Side effect of EPC changes

Posted on 16 Apr, 2018

The buy-to-let sector is witnessing some turbulent times, with property investors having to acclimatize to a number of detrimental changes. One of the newest is meeting MEES (Minimum Energy Efficiency Standards), with a number of rental properties already being taken out of circulation because they do not meet new energy standards (new tenancies and those renewing must legally have an EPC rating of E and above).

MEES have landed at the same time as restrictions on mortgage interest tax relief, a 3% stamp duty surcharge on additional property purchasesand the looming tenant fee ban, which may result in letting agents recouping costs by increasing management fees charged to landlords.

While the knee jerk reaction may be to cash in and sell up, now could be the time for landlords to ride out the lettings storm to their advantage. MEES are already forcing some landlords to take their properties off the market while they make improvements, while some landlords will feel the EPC requirement is the final straw and exit buy-to-let altogether. The impact is tangible, with research conducted by Capital Economics for the National Landlords Association revealing 20% of landlords are planning on selling over the next year - a 10-year high.

It’s clear tenants could be facing a lower supply of rental properties during a climate of rising demand. Estate agent Knight Frank issued a report in 2017 that highlighted almost one in four households in Britain will be renting privately by the end of 2021, with a year-on-year rise in tenant numbers. 

A smaller pool of rental properties and a growing band of tenants means there may be opportunities to adjust rents to meet demand. Rent rises have been described as ‘subdued’ - suggesting there is room for manoeuvre- which will go some way to boosting the viability of buy-to-let. In fact, rent rises in London grew by a miniscule 0.1% in the last 12 months to February 2018, and by 1.1% across Great Britain, according to the Office for National Statistics.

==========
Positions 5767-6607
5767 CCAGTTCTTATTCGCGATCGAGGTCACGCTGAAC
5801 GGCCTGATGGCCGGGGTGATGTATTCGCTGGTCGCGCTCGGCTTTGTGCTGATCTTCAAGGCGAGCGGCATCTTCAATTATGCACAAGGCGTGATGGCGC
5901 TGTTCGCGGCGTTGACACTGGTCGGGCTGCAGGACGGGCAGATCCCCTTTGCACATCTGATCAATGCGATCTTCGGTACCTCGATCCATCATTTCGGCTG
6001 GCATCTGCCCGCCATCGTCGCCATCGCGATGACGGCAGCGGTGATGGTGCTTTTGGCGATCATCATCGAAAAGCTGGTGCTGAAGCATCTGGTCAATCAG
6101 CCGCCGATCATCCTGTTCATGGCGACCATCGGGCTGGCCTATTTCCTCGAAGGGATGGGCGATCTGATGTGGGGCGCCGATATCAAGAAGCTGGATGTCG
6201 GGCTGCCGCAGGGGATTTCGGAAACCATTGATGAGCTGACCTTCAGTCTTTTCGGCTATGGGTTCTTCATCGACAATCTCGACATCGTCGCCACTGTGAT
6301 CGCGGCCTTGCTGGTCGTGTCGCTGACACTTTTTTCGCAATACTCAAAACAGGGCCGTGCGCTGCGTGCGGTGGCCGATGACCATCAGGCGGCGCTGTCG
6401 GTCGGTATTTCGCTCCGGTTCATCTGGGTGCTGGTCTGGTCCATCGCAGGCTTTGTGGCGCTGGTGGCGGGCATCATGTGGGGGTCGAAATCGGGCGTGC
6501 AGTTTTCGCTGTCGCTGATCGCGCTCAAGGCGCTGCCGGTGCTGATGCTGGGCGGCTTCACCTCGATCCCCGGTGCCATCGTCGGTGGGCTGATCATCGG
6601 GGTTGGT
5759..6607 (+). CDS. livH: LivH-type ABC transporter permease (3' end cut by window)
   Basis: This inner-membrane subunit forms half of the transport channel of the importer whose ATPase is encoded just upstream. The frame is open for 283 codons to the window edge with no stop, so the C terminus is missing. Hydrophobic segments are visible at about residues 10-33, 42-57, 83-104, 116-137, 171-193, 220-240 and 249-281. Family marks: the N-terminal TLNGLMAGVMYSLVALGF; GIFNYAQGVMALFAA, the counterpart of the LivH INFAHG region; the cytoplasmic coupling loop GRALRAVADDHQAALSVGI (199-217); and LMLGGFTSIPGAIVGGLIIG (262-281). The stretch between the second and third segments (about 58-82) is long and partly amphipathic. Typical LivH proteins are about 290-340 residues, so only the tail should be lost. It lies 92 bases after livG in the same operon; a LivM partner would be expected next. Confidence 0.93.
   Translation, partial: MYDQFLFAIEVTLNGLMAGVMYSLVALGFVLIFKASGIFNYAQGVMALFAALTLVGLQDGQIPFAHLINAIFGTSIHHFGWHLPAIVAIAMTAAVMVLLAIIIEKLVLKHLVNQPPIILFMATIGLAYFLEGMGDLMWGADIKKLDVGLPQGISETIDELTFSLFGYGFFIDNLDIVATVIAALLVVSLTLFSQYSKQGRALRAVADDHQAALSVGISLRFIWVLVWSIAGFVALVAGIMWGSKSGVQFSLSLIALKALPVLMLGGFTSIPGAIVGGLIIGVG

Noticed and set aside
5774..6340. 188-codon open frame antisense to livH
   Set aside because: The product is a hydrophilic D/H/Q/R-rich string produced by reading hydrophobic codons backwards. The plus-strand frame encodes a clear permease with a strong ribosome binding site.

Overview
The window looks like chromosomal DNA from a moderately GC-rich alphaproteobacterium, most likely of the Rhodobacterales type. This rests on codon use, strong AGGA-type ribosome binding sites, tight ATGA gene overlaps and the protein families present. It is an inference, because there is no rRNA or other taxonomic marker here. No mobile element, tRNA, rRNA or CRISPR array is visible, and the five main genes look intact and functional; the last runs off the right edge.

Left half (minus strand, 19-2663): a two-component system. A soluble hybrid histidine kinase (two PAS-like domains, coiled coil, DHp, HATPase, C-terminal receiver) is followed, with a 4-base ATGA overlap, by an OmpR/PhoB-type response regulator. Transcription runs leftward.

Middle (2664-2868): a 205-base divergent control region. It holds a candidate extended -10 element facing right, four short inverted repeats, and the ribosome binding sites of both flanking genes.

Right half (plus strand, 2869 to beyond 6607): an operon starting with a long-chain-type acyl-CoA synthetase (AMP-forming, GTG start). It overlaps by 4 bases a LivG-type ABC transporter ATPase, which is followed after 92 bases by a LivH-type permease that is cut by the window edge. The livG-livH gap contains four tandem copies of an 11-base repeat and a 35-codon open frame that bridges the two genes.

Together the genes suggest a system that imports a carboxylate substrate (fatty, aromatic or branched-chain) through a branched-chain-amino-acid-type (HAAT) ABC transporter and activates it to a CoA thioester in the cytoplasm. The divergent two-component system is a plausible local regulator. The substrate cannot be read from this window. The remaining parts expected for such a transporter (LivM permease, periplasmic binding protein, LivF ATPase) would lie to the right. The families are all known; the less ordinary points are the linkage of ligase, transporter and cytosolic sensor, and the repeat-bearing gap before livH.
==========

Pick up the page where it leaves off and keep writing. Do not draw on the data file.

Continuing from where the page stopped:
Landlords should also seek out smart business practices that help preserve their income streams. Anything that saves time and hassle always translates to cost savings in the end. Viewber is finding more landlords are coming to us directly to utilize our viewings and inspection service in the search to increase yield and preserve income.

Assigning one of our professional Viewbers to undertaking viewings is ultra efficient, especially for landlords who live miles from their let and would otherwise incur travel costs, as well as unwelcome disruption to their day. 

Our Viewbers can also undertake preliminary property inspections for buy-to-let investors looking to shortlist potential new purchases. Our Viewbers file objective reports that help investors with the decision making process, negating the need for the investor to travel themselves. This service is especially beneficial for investors who are looking to take advantage of exceptional yields and value appreciation prospects in locations some distance from their base. 

If you’d like information about our services contact Viewber today.

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